Juffali & Brothers mirrors growth of Saudi economy
Jiddah, Saudi Arabia — Ahmed Juffali recalls 40 years ago, when the only sizable business in this steamy Red Sea port was a British trading firm largely serving Muslim pilgrims to Mecca.
This sleepy town has been transformed into a thriving commercial center. Trucks and autos jam the streets, some that only a generation or so ago saw more donkey carts and camels than motor vehicles. Skyscrapers cast their shadows on the ornately decorated homes of the old merchant families.
''It is completely different,'' said Mr. Juffali, who is managing director of A.E. Juffali & Brothers, Saudi Arabia's largest private company, a conglomerate that would, if located in the United States, fall into the Fortune 500 size. ''We should feel proud to have grown so fast in the last 35 years.''
The Juffali brothers, Ibrahim, Ali, and Achmed, got started in business in 1946, soon after they were awarded a concession for the generation and distribution of electricity in Taif, southeast of Mecca. It was the first public utility in Saudi Arabia.
That utility was taken over about a year ago by one of the nation's four regional government-subsidized power companies. These regional utilities began in 1977 to acquire the dozens of private utilities scattered across this huge peninsular kingdom. In the meantime, however, the Juffali brothers had taken advantage of Saudi Arabia's oil boom to move into dozens of other activities.
In fact, during the 1970s, the company grew at up to a 50 percent annual rate.
''Growth is leveling off now, because the country has more or less completed its infrastructure projects,'' Mr. Juffali said.
Amazingly, the company grew out of profits. ''We regenerate our own capital for our growth,'' said the Saudi executive. ''We don't rely on loans from banks.''
By now, the company acts as sales and distribution agent for some 60 major foreign companies; it has a dozen industrial joint ventures and another eight joint ventures in the engineering and construction field. It holds the majority interest in each case. It builds Mercedes trucks with Daimler-Benz; it assembles tractors with Massey-Ferguson; it makes Kelvinator refrigerators with White Consolidated Industries and air-conditioning equipment with Borg-Warner. Its partners include such prestigious corporate names as IBM, Michelin, Ericsson, Siemens, Fluor, Dow, Raychem, Butler, and Beck.
''The Saudi businessman is a reliable person,'' Mr. Juffali says. ''The Saudi mentality can go well with the Western approach to business and way of thinking.''
He went on: ''The Saudi businessman has no complex. All Saudi businessmen built up their businesses themselves. They started from scratch.''
Mr. Juffali says most of his joint ventures have been successful and his foreign partners ''quite happy.''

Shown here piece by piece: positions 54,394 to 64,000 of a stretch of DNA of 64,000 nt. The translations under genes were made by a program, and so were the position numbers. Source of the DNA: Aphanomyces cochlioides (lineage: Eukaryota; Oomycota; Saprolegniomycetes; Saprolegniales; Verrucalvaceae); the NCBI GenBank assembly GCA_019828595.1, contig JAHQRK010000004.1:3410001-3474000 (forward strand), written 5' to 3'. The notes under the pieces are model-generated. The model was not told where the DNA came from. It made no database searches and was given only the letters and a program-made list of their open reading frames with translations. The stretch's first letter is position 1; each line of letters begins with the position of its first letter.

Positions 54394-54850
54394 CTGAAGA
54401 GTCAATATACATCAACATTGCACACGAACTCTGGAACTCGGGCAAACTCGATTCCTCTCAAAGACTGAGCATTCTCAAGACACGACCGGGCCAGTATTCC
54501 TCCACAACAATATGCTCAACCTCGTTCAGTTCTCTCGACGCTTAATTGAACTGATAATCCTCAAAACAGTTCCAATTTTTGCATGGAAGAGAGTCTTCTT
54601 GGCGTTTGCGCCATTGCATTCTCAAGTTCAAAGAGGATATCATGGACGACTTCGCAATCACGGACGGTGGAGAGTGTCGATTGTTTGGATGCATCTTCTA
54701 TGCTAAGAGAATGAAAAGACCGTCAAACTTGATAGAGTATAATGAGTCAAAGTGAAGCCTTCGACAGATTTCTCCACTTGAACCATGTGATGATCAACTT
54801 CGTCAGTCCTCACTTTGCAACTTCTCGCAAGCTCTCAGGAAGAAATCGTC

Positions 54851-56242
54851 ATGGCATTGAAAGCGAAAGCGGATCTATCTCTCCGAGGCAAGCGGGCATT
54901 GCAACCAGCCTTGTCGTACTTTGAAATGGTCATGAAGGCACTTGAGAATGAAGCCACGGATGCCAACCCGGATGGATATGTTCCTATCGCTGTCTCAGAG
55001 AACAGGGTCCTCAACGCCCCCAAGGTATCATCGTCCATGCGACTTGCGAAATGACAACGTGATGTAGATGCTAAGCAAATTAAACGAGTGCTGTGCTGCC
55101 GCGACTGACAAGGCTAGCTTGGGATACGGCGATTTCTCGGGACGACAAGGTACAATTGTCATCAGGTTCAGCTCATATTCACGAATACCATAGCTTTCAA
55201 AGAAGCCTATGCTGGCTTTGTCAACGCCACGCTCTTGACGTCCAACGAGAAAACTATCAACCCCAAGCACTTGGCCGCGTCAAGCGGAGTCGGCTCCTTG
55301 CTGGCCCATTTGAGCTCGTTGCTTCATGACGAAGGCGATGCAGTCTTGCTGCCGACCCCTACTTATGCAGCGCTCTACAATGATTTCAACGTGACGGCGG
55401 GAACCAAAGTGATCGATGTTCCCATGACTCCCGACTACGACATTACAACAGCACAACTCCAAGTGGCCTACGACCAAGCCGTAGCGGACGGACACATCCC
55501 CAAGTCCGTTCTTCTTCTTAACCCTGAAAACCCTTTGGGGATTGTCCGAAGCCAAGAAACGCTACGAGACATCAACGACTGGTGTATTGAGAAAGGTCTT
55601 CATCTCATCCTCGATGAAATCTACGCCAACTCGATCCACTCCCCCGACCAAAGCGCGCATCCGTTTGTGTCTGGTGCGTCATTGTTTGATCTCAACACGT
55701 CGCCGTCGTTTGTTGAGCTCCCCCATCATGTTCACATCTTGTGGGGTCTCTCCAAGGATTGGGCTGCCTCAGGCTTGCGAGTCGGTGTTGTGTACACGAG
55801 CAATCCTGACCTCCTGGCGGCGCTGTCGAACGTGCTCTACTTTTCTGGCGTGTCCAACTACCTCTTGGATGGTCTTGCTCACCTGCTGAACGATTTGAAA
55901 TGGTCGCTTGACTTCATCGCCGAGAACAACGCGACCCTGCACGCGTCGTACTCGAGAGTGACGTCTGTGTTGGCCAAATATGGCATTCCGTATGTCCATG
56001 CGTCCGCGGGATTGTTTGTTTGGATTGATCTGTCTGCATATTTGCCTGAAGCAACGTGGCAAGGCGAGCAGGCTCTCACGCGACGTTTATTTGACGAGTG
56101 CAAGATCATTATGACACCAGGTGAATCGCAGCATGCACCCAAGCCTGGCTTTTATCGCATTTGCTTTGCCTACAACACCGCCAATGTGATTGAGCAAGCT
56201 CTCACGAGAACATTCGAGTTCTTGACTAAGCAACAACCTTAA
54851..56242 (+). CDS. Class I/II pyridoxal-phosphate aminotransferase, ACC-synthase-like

But he does see signs of somewhat tougher business conditions in Saudi Arabia , partially because of the world recession. ''If it starts whistling in Wall Street, we hear it in Jiddah,'' Mr. Juffali says. As a member of an international advisory committee of Chase Manhattan Bank, he occasionally passes along Wall Street.
Further, heavy-equipment manufacturers, particularly the Japanese, have been ''dumping'' their goods on the relatively healthy Saudi Arabian market, he says. This has depressed prices.
Mr. Juffali expects the government to use its international reserves to continue with development projects scheduled under the kingdom's current five-year plan. But if oil revenues drop off for a longer time, he figures some Saudi firms with ''haphazard'' management will get into difficulties. There is more ''healthy competition'' today, he adds.
Fortunately, Mr. Juffali says, the rapid change in Saudi Arabia has occurred ''under control. It was done peacefully without disturbance to society and the family structure.'' Saudis educated abroad come back, unlike many students of other nations. That's because of strong family bonds and good career opportunities, according to Mr. Juffali.
One of the kingdom's key needs nowadays, the business executive says, is a larger supply of good managers and skilled workers.
To partially meet that need, Juffali Brothers established a center to provide mechanical, electrical, and electronic training for young men. The 100 Saudis in the program receive free board and education, as well as $200 a month, for up to three years. Once graduated, the students will receive help in getting established. A newly trained mechanic, for instance, could be helped to open a shop to repair Mercedes autos and trucks.
Further, the company will send managers to Geneva for education in a management school.
As for the future, Mr. Juffali forecasts a trend in Saudi Arabia for more investment in small industries and agribusiness. But, given the large size of the kingdom, he also expects continued sizable expenditures on road construction and telephones.